Hemophilia A is a hereditary
Factor VIII deficiency
Causes, incidence, and risk factors
Hemophilia A is caused by an inherited
If a woman has a defective factor VIII gene, she is considered a carrier. This means the defective gene can be passed down to her children. In a woman who carries the defective gene, any of her male children will have a 50% chance of having hemophilia A, while any of her female children will have a 50% chance of being a carrier. All female children of men with hemophilia carry the defective gene. Genetic testing is available for concerned parents.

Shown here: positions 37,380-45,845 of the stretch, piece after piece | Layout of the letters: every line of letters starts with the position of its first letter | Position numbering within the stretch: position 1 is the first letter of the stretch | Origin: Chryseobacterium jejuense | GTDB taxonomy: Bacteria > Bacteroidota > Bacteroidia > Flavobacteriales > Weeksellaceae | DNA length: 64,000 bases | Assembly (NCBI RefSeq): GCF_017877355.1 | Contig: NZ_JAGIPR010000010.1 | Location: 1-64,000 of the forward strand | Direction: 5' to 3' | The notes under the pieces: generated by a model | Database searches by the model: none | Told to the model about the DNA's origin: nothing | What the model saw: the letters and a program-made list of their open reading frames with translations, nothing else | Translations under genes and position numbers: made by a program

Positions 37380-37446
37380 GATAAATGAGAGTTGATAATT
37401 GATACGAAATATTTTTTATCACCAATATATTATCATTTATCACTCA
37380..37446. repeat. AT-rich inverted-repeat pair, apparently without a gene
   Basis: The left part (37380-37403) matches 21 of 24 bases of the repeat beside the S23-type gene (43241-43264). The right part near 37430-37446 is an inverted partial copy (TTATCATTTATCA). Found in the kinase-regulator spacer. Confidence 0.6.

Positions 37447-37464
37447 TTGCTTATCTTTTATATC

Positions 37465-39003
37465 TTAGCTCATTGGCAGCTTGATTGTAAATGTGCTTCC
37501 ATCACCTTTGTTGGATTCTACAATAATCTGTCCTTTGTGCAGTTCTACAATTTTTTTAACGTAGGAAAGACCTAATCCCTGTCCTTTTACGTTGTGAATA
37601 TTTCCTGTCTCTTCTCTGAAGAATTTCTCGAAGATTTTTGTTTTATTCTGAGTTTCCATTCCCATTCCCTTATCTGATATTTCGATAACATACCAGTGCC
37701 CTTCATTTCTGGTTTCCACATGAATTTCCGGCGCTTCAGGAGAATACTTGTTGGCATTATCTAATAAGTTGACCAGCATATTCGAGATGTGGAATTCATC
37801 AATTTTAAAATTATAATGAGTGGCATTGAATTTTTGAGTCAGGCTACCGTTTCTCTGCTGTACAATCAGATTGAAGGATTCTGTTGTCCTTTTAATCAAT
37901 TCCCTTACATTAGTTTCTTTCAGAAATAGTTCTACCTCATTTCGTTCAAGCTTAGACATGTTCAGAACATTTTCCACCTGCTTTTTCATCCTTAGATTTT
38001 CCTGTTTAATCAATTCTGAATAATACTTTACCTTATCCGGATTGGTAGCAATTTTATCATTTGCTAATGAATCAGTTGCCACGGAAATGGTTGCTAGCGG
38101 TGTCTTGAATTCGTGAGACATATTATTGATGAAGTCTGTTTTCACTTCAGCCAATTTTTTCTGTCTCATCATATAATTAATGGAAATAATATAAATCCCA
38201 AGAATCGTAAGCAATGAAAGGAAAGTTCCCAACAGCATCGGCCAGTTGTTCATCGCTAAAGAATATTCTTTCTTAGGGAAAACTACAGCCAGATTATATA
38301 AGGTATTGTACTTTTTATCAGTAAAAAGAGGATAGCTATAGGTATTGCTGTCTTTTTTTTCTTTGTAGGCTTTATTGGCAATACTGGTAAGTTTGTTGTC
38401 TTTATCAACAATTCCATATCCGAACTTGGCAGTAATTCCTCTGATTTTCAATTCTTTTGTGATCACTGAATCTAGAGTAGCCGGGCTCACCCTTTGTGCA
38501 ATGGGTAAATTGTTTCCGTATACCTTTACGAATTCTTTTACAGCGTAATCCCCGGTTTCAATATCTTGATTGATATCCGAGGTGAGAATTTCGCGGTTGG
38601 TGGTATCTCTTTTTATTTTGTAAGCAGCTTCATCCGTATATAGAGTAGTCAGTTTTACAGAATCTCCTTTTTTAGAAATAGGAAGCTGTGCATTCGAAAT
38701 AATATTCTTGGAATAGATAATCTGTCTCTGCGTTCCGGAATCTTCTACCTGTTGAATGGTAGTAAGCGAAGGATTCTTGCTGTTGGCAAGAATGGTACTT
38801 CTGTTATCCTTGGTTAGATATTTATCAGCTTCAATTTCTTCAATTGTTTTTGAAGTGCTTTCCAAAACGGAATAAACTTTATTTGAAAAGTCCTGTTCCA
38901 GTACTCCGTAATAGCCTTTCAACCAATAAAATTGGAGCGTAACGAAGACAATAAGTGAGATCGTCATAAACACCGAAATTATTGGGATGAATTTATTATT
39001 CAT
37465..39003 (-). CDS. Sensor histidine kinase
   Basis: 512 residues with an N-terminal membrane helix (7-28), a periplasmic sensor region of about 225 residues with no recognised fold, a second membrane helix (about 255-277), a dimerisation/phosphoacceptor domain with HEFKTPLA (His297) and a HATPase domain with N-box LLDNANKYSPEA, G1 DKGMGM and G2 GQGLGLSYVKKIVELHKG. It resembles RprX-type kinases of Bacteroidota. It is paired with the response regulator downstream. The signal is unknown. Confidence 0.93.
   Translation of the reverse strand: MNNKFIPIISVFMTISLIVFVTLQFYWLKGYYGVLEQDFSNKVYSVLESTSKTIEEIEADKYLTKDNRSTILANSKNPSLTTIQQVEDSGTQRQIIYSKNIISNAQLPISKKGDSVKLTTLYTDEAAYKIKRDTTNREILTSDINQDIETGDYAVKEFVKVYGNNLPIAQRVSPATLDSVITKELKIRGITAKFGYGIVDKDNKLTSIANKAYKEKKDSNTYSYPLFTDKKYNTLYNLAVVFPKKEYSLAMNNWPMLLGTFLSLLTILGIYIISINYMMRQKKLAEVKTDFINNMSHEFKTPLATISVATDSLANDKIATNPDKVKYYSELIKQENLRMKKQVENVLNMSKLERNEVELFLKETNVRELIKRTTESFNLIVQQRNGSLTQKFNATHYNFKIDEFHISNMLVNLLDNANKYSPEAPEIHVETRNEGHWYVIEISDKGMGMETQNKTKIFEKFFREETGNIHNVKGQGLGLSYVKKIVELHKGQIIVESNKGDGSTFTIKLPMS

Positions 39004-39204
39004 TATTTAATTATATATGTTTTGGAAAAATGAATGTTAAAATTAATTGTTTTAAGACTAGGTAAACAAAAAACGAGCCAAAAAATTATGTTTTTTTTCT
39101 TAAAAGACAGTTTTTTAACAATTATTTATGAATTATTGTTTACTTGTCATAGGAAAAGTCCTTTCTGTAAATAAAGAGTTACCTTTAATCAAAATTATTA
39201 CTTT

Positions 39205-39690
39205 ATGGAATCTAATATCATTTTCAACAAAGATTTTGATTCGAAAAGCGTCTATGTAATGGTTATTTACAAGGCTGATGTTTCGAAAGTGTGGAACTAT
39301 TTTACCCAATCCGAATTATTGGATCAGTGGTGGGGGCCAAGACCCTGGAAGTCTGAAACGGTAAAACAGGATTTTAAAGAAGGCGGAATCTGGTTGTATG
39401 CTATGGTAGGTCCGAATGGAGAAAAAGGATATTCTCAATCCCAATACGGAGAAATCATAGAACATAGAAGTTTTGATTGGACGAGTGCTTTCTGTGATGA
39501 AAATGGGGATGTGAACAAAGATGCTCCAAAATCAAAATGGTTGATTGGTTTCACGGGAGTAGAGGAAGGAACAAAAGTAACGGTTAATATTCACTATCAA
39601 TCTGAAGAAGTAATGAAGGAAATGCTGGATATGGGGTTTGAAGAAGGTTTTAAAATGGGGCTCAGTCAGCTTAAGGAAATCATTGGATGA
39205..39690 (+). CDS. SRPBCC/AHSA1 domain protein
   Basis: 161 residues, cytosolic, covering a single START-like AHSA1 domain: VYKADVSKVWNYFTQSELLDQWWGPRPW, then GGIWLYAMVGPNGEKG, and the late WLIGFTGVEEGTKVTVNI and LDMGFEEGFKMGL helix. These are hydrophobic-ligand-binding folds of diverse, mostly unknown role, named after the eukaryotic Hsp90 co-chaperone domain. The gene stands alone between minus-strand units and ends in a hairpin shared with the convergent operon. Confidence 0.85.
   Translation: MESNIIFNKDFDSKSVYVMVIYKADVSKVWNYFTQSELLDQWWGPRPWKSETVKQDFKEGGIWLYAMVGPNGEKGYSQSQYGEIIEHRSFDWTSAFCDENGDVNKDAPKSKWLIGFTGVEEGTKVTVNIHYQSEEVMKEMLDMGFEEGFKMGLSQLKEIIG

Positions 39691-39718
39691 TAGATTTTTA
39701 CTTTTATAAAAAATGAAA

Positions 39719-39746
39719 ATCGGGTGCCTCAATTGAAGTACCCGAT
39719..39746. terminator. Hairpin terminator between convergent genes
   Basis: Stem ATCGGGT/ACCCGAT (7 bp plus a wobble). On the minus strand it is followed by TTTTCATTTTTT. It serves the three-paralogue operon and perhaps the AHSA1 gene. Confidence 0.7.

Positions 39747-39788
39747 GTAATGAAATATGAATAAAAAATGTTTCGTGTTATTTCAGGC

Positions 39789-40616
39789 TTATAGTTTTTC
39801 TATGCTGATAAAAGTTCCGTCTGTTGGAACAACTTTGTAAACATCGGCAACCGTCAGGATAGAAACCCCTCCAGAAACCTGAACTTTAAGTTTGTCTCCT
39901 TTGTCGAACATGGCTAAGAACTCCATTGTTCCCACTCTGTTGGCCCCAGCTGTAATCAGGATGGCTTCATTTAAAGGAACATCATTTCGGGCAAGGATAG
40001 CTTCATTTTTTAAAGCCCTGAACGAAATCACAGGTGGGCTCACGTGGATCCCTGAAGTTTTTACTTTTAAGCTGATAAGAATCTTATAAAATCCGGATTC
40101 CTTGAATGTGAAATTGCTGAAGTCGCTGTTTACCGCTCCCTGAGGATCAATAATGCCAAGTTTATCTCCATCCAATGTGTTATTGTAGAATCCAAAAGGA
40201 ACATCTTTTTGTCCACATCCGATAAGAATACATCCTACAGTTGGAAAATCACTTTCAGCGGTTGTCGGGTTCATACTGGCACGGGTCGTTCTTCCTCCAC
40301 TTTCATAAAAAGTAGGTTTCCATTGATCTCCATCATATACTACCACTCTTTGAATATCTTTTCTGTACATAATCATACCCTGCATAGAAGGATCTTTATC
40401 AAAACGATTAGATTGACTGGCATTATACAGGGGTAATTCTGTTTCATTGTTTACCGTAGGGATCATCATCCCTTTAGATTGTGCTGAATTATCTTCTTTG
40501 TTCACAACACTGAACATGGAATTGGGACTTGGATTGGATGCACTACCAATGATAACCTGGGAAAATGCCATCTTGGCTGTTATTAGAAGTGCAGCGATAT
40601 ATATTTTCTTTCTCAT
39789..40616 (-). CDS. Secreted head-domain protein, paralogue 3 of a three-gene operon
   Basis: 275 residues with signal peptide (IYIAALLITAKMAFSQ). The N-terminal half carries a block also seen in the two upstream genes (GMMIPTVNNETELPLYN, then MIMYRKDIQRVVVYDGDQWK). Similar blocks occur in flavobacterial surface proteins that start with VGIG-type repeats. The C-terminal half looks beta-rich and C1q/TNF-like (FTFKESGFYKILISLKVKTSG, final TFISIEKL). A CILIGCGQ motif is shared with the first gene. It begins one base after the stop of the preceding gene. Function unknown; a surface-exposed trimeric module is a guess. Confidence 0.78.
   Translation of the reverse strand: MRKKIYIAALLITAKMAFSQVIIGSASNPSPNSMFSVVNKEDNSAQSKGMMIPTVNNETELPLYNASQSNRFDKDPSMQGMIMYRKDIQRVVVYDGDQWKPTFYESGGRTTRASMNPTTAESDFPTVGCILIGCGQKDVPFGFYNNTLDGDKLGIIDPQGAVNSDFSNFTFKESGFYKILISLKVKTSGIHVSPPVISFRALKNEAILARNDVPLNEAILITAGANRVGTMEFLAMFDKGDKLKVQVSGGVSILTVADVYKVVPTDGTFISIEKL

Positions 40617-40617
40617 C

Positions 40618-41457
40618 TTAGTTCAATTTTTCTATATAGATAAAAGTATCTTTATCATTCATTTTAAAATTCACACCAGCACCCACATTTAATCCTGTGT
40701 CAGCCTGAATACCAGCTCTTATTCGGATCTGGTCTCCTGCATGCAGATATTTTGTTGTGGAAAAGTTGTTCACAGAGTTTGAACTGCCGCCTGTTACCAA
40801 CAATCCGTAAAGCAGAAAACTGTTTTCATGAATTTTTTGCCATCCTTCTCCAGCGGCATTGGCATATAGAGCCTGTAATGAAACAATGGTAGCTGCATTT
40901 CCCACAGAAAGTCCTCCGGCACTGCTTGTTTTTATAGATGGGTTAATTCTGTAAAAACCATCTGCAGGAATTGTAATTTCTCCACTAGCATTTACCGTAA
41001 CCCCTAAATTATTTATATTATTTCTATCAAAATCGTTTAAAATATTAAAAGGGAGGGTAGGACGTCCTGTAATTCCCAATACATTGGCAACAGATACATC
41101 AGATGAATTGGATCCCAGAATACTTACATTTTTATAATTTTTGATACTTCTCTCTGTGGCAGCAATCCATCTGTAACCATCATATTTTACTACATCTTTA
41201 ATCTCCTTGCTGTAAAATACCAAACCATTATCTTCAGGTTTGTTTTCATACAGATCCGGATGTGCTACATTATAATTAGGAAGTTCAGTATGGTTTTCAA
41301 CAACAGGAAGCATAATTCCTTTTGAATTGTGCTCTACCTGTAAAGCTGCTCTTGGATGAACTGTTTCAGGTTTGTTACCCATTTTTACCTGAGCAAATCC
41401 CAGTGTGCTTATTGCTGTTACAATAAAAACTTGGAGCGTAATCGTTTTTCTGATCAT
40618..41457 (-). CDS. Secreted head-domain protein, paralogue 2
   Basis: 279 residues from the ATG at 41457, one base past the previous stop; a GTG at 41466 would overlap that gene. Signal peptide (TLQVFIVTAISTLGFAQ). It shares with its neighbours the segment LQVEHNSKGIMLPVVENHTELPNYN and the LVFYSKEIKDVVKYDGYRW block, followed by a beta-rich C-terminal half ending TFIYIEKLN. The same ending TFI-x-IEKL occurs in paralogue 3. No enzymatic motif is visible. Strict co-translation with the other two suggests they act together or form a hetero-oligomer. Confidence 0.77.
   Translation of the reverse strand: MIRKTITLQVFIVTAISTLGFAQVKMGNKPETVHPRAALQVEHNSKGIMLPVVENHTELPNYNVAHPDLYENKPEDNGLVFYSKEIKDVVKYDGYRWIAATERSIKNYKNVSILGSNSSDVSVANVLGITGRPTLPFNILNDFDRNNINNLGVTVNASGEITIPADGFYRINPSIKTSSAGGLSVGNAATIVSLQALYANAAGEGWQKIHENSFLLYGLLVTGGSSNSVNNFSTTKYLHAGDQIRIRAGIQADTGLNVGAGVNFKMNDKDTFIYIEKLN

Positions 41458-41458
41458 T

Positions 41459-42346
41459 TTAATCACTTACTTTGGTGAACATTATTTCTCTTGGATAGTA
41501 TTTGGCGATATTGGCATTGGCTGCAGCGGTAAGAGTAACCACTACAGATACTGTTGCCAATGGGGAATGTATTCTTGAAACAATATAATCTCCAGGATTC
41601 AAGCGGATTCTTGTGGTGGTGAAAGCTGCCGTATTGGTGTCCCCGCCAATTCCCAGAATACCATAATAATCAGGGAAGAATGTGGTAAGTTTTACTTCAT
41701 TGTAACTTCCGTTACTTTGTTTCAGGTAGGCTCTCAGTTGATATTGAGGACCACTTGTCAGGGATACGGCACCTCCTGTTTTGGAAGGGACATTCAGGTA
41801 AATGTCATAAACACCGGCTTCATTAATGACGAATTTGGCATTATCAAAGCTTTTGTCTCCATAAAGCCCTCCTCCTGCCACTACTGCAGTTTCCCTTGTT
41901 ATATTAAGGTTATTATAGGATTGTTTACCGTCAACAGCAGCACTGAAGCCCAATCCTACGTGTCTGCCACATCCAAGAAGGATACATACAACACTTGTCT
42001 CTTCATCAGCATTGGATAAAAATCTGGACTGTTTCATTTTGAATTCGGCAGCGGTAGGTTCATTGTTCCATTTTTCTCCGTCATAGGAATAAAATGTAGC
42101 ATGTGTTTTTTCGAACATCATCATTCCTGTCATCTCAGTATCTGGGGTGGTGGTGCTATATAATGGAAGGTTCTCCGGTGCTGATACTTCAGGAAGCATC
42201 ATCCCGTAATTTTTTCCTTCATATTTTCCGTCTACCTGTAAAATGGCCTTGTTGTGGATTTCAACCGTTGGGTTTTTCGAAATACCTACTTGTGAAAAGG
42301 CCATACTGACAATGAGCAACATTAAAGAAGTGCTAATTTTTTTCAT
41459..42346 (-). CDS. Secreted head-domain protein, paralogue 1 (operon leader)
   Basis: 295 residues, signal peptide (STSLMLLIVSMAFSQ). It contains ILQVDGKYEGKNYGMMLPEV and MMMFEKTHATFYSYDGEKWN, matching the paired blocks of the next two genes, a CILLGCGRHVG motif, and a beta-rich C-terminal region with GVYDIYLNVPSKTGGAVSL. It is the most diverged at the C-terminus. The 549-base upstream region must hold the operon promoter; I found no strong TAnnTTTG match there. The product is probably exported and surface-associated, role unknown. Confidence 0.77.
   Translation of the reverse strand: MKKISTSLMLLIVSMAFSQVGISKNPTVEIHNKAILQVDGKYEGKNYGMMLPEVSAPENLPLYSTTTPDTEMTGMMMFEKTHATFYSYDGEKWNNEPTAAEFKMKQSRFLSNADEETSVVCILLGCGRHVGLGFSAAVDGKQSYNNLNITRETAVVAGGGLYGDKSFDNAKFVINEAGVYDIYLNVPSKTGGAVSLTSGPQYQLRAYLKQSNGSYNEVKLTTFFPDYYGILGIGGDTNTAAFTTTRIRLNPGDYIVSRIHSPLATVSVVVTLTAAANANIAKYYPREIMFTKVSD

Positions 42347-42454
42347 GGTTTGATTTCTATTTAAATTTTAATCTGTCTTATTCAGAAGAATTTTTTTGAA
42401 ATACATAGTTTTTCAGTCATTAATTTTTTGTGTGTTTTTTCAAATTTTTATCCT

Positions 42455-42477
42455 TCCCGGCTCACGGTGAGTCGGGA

Risk factors for hemophilia A include:
- Family history of bleeding
- Being male
Rarely, adults can develop a bleeding disorder similar to hemophilia A. This may happen after giving birth (postpartum), in people with certain autoimmune diseases such as rheumatoid arthritis, in people with certain types of cancer (most commonly lymphomas and leukemias), and also for unknown reasons (called "idiopathic"). Although these situations are rare, they can be associated with serious, even life-threatening bleeding.